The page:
In the late 18th and 19th centuries, Tipu Sultan and his island capital ‘Seringapatam’ were the source of so much awe and fear that another island far away was engulfed by what historians described as ‘Tipu Mania’. In Britain, a thriving ‘cottage industry’ of objects, paintings, plays, songs and structures related to Tipu Sultan emerged throughout the 19th century. Srirangapatna too began to be marked by the complex memories of Mysore valiance and the final British triumph alike.
But what is the fate of this historic city in our times?
Today, Srirangapatna is a pit stop for those on their way to Mysore, the city with a magnificent ‘royal’ landscape.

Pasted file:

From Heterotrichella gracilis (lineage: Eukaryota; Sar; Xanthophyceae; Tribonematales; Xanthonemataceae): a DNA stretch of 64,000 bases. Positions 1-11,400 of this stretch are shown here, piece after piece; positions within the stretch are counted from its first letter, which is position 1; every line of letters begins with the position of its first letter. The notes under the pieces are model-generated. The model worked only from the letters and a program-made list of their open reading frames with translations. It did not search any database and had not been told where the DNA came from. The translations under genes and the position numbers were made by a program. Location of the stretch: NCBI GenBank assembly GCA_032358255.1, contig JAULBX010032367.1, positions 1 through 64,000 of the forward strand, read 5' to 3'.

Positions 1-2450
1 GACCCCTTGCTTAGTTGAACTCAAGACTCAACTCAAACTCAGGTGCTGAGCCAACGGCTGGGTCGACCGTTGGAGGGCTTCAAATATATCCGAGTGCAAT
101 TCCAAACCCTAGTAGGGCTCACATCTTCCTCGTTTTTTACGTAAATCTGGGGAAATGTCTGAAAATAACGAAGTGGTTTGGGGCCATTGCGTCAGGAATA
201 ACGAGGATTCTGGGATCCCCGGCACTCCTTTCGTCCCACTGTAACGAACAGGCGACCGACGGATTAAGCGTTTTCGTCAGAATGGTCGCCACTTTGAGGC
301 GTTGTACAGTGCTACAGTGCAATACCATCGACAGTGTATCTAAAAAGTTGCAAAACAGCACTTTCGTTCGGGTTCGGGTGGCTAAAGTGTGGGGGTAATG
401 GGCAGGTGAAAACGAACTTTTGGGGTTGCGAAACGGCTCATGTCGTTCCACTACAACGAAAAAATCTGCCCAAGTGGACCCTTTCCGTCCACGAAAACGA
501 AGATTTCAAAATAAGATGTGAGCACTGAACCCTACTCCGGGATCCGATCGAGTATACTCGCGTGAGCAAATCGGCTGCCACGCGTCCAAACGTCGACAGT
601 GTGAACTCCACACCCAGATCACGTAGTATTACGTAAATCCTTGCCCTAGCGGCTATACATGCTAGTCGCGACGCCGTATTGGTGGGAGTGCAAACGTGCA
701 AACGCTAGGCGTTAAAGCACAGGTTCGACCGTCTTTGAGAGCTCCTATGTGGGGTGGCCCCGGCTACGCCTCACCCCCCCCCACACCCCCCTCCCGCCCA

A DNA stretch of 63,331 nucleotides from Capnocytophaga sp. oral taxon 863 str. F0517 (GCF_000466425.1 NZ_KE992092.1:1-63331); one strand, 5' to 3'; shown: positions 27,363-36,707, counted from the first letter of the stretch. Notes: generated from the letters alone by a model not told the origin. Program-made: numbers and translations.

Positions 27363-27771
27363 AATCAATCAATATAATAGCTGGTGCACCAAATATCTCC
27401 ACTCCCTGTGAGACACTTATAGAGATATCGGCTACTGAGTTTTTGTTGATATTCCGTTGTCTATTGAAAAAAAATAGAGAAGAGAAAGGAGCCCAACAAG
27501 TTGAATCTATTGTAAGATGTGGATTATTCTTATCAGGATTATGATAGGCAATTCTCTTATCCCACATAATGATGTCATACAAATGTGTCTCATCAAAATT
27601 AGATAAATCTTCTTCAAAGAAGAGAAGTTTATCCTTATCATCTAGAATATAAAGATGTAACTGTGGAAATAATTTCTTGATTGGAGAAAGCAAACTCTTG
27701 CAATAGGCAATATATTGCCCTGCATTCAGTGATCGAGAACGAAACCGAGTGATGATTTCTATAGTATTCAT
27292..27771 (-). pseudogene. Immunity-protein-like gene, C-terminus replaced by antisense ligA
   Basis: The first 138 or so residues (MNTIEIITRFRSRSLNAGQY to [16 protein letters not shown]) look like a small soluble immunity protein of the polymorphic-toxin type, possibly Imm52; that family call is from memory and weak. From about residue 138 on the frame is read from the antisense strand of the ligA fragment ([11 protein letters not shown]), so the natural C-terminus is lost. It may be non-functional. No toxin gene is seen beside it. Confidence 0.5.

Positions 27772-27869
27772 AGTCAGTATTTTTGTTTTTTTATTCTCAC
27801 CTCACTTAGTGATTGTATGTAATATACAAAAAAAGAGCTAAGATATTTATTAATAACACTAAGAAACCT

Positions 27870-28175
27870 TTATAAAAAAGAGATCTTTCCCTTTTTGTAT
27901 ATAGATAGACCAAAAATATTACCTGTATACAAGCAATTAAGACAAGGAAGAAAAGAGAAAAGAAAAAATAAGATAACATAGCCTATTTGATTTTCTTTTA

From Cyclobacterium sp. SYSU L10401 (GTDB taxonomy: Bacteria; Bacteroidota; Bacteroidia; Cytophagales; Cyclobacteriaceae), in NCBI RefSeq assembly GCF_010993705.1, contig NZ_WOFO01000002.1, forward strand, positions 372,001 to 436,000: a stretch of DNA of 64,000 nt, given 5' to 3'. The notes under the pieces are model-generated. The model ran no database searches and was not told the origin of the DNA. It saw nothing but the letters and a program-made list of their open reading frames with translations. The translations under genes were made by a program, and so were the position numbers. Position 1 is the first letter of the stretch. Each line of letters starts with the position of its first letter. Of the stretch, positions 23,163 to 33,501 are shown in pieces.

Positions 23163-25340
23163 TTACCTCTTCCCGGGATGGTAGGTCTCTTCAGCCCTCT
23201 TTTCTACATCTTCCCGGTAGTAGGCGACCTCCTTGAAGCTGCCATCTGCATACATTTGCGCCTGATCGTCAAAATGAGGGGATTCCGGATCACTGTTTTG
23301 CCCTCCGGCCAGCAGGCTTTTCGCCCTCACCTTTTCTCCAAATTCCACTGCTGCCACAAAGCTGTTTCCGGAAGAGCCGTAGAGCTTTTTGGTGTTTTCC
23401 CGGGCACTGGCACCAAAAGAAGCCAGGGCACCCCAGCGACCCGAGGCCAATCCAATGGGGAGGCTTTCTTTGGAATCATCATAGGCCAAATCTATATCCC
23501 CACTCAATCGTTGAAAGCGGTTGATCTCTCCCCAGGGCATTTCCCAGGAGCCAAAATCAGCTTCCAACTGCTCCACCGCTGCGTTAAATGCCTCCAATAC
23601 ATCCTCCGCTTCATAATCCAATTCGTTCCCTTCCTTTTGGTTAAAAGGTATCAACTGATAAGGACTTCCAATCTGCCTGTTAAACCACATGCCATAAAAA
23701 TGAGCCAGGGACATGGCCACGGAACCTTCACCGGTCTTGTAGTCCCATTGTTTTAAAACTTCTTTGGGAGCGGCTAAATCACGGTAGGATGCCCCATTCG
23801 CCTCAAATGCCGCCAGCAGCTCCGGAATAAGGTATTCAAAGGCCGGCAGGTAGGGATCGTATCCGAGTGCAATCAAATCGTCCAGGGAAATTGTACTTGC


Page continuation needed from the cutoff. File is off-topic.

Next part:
It is also the final destination of those who seek immortality or a passage to a new life in the Cauvery’s sacred waters: for this, as Thomas Gray reflected, “On some fond breast the parting soul relies, Some pious drops the closing eye requires.” But when Britain’s most feared foe was defeated, in fact exterminated, on May 4, 1799, and his family rooted out, the island was turned into a ‘topography of conquest’ that commemorated every skirmish won by the British, and the bravehearts they themselves lost. Equally, the spot where Tipu was slain, and his mausoleum, continue to attract hordes of tourists. Other sites, such as the purported tomb of ‘Langde’ Ghulam Ali Khan or the graveyard of Sayyid Gaffar Sahib Makan ‘Sunni’, ruined and off the tourist path, are monumental reminders of Tipu’s administrative and war machine. Graves of yore and last rites today – it is death that cleaves to historical and sacred spaces alike.